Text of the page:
Why send alerts? Any auto-forward will be noteworthy because it will either be a spear-phishing attempt from a compromised account or a frustrated person trying to enable a legitimate use of the auto-forwarding feature. In both cases, the admin will need to assist in resolving the situation.
Expand the Automatic forwarding section, then set the choice to Forwarding is enabled. It’s a bit counterintuitive at first to make this choice, but our next step is to refine that choice limited only to the group or shared mailbox that requires the auto-forward feature.
Also, expand the “Applied to” section:
In the “Applied if…” option choose “Sender is” and enter the email address you want to exempt. Be sure to hit enter to get it to save into the field.
Finally, save the policy. I would recommend re-opening the policy to make sure that your settings stuck because as I was working through this, I noticed that occasionally they did not, and I had to enter them a second time. Probably, I was making too many changes for the portal to keep up with. But it’s best to check.
Now our policy exists, we need to move into the testing phase to ensure that it is working as expected. But before we do that, we need to disable any pre-existing transport rules that were blocking auto-forward.
Disable the now unused Exchange transport rule
Open the Exchange admin center. Navigate to Mail Flow, then Rules. Then disable an existing Block External auto-forwarding rule by unchecking it.
After testing is complete, return and delete the now unused transport rule for final clean up in the next maintenance cycle.
Test the policy
This policy should block external auto-forwarding for any user who doesn’t have an exception listed. We need to make sure that it blocks auto-forwarding that it is not listed in our exceptions and also that it allows the one that is in the exception list.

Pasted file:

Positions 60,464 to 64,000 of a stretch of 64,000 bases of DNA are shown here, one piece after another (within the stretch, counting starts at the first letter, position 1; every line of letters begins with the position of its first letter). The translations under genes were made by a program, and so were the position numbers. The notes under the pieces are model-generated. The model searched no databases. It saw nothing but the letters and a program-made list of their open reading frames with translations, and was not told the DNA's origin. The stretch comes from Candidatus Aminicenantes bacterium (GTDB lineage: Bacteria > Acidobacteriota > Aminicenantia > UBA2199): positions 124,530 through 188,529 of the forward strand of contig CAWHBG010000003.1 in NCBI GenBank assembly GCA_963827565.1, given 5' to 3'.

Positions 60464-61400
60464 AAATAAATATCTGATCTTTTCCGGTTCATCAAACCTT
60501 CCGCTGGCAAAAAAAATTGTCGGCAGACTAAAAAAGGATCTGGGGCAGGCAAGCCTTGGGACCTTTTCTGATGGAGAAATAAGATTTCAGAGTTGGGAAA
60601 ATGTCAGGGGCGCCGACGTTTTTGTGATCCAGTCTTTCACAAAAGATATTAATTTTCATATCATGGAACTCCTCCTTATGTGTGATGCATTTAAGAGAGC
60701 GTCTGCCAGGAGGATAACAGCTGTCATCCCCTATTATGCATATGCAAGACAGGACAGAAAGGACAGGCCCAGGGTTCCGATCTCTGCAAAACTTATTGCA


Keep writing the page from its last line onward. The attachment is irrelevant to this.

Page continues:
Test 1: Create a new shared mailbox. In the mail features settings, choose to forward all email to an external email address. Now send an email to that shared mailbox address and see if it is received at the external address. If it is blocked, then the rule is working correctly.
Test 2: Send an email to the addresses of any exceptions created in the policy we just created. If the forwarding address receives the email, then the rule is working correctly.
How to verify blocked email
Open the Exchange admin center. Navigate to Mail Flow, then Message trace. Here, I’m using the “new exchange admin center.” If you are reading this article close to the date it was written, you may be using the old Exchange admin center. You will then either create your query manually or flip to the new experience.
In Default queries, choose “All failed messages for the last 7 days.”
Narrow the time frame from seven days to just hours so you can easily see the results of the tests you ran. All other settings can remain at the default. Press the search button. A report will be generated that will show the failed message delivery.
In addition, an NDR should be returned to the sender.
The second test is to check for successful email delivery. You know how to do that one. The email arrives. If you don’t have access to the delivery location, you can use the default query, “Messages sent from my primary domain on the last day,” to view the successful delivery notices.
That completes our migration from transport rules to threat management policies. Never fear — when Microsoft makes another change, I’ll be here to write another article on the migration of this system to that one! I know change can be annoying, but change is what keeps us IT pros employed. Enjoy the process.